Por favor, responda directamente a esta dirección de correo electrónico, vending@santamonica.gov, con sus comentarios y sugerencias antes del viernes, 21 de abril 2023. 

Muchas gracias,

Ciudad de Santa Mónica

Cambios previstos en las regulaciones sobre venta ambulante:

  • Sección 3.3 – Requisitos de diseño y dimensiones
    • Aumentar las dimensiones para permitir carros levemente más grandes o carros enganchados para venta estacionaria solamente
    • Aumentar las dimensiones para permitir carritos levemente más altos para vendedores ambulantes
  • Sección 3.5 – Requisitos generales de funcionamiento
    • Aclarar – no se permiten carritos motorizados
    • Aumentar la distancia – Los vendedores deben mantenerse a un mínimo de 10 pies (actualmente 5 pies) de otro vendedor
    • Aumentar el espacio libre – Los vendedores deben mantener un espacio libre de 5 pies (actualmente 4 pies) en la acera o camino
    • Aclarar – La ciudad tiene el derecho de inspeccionar los carros/equipos de venta antes de la expedición del permiso de vendedor
    • Aclarar – El titular del permiso de vendedor es responsable de la operación y las acciones de sus empleados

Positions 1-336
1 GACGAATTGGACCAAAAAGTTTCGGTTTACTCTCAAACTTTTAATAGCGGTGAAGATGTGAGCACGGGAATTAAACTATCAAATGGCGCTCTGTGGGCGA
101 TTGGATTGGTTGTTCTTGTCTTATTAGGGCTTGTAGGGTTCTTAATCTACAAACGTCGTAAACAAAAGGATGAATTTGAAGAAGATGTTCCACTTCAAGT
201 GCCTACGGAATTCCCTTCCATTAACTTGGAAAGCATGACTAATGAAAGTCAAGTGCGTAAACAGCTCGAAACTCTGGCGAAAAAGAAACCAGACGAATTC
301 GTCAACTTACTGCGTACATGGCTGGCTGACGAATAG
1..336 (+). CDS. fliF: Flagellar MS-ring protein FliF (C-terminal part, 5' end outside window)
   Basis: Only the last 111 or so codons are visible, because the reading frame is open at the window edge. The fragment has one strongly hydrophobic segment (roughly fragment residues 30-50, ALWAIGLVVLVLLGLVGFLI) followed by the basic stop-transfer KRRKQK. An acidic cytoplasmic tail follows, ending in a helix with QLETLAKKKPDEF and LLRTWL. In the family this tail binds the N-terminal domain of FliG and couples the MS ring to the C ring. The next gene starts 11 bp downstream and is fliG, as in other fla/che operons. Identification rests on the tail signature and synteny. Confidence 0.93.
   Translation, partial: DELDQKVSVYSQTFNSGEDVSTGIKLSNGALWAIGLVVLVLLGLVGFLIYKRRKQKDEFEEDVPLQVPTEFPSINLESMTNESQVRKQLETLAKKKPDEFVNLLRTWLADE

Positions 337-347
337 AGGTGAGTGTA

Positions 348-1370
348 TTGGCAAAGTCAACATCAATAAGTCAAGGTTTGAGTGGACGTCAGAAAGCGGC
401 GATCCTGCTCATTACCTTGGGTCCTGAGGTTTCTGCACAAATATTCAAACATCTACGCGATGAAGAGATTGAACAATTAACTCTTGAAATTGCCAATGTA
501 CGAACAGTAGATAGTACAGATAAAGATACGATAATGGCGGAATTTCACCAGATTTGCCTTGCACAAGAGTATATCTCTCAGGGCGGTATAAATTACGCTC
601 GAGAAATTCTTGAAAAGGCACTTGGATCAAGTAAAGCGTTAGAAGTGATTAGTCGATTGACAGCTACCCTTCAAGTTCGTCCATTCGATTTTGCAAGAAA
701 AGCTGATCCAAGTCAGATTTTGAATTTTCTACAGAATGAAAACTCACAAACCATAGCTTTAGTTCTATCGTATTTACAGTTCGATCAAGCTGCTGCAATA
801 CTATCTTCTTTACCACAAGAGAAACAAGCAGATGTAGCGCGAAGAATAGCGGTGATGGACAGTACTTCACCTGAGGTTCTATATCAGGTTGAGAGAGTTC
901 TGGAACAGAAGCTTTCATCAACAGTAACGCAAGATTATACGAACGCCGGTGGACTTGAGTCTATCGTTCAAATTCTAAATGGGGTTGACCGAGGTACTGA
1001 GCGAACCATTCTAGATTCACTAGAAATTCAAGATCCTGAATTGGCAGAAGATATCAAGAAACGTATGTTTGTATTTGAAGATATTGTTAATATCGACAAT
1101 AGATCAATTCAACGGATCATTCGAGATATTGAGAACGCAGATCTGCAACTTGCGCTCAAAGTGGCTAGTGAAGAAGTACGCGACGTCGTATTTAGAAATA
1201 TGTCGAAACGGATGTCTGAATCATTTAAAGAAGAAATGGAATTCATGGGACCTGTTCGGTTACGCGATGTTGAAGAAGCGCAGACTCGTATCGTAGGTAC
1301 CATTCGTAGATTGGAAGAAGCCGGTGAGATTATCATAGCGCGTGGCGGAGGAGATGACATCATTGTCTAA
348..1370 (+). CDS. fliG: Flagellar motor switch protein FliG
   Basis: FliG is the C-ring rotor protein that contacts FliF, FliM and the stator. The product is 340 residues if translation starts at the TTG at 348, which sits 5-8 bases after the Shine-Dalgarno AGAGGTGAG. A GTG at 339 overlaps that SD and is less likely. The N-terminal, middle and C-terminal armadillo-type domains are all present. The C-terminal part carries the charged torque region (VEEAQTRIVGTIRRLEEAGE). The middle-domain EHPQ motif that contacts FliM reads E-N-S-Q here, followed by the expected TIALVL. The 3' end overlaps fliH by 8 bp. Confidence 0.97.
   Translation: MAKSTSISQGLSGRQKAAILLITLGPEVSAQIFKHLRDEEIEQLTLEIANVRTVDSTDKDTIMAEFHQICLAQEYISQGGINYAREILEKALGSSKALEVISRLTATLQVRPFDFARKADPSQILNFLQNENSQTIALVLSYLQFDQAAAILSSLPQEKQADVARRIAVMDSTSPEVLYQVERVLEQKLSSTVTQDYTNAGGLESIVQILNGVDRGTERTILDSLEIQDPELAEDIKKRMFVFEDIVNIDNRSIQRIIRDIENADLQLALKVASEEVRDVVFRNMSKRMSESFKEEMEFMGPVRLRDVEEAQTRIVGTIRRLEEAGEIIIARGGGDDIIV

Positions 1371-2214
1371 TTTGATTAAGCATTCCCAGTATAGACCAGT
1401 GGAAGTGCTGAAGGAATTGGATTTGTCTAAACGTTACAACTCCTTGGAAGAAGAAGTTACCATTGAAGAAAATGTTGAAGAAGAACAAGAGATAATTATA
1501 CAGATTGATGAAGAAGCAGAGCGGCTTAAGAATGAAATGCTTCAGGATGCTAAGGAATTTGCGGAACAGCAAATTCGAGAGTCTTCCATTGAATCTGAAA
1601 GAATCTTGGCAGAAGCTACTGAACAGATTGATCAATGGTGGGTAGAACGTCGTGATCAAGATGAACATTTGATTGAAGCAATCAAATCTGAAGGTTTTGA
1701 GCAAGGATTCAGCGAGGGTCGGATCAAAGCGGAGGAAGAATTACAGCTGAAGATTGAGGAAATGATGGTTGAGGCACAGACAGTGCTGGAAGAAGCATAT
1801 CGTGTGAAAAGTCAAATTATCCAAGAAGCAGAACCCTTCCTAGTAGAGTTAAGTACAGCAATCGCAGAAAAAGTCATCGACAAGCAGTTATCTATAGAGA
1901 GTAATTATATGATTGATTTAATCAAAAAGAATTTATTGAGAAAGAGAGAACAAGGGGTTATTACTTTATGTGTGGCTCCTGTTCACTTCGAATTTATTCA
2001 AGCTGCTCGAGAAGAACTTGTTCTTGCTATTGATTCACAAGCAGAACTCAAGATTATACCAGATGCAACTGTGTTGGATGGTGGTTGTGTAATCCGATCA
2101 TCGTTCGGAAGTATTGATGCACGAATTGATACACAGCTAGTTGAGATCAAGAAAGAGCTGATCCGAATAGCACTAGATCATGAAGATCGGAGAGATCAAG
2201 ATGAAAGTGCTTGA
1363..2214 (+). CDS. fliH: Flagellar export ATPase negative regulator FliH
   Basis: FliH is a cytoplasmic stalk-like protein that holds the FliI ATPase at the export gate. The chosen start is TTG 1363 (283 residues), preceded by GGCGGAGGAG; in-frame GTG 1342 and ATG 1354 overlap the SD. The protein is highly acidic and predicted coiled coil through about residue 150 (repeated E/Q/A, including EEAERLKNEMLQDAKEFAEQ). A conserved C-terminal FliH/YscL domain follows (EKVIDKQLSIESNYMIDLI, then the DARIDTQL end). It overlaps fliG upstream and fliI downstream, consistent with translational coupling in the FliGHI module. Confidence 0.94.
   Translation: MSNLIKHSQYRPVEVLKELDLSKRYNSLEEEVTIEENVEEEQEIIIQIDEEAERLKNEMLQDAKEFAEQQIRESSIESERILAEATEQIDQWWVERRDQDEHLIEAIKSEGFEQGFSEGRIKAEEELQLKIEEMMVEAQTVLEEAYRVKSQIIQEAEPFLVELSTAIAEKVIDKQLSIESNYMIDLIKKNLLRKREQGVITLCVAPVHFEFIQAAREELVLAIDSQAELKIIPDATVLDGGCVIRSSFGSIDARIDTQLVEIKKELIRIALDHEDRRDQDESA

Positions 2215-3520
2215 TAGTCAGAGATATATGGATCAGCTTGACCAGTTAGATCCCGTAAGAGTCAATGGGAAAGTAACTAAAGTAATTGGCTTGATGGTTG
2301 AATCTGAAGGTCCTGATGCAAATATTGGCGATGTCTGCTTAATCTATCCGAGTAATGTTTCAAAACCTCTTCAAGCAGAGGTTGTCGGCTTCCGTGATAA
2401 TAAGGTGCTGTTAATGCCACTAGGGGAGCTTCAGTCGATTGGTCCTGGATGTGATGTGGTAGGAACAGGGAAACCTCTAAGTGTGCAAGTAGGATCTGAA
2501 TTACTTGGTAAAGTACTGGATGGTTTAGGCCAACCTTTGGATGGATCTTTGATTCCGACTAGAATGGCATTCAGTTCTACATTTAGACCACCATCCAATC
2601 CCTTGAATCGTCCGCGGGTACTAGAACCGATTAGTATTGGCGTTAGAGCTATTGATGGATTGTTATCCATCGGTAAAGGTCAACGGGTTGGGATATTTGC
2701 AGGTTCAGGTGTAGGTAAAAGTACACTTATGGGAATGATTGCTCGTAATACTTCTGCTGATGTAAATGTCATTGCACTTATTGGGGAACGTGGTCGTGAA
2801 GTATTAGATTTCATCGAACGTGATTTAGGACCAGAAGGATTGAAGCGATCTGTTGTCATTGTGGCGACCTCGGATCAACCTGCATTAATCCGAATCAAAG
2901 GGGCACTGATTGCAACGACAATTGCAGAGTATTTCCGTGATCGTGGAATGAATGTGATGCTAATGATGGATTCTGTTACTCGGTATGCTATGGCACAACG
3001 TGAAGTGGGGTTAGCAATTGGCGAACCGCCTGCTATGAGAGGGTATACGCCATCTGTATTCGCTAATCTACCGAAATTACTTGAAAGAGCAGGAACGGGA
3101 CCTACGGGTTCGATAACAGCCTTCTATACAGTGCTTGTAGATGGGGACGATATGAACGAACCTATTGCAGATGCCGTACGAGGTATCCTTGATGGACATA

• Sección 4.2 – Restricciones específicas de ubicación
    • Agregar – Prohibida la venta a menos de 25 pies de cualquier parklet permitido o área aprobada de restaurante para comer al aire libre
  • Sección 4.3 – Regulaciones especiales para parques y playas
    • Aumentar – Prohibida la venta a menos de 30 pies del carril de bicicletas (actualmente 25 pies)  
  • Sección 4.4 – Regulaciones especiales para el muelle
    • Aclaración: ilegal vender a menos de 100 pies del muelle.
  • Añadir sección 4.6 – Regulaciones especiales para el bloque 1500 de Palisades Park
    • Sistema electrónico de asignación de espacios
    • Directivas del sistema
    • Operaciones en Palisades Park
  • Sección 5.1 – Licencia comercial – Suspensión, revocación o denegación
    • Aclarar y añadir – Cuando un permiso de vendedor es revocado, por SMMC 6.04.260 la licencia/permiso es revocada por un periodo de 12 meses y otro permiso no será otorgado a tal persona.
  • Sección 5.2 – Cese de Operaciones de un Vendedor Ambulante
    • Agregar lenguaje – para clarificar las instancias en las que la Ciudad puede ordenar al vendedor el cese inmediato de sus operaciones
  • Agregar Sección 5.5 – Frecuencia de Inspección
    • Añadir lenguaje para aclarar que el personal de la ciudad tiene el derecho de inspeccionar las operaciones de venta para garantizar el cumplimiento de las leyes estatales, del Condado y locales.
Damien Newton
Damien Newton
Damien is the executive director of the Southern California Streets Initiative which publishes Santa Monica Next, Streetsblog Los Angeles, Streetsblog San Francisco, Streetsblog California and Longbeachize.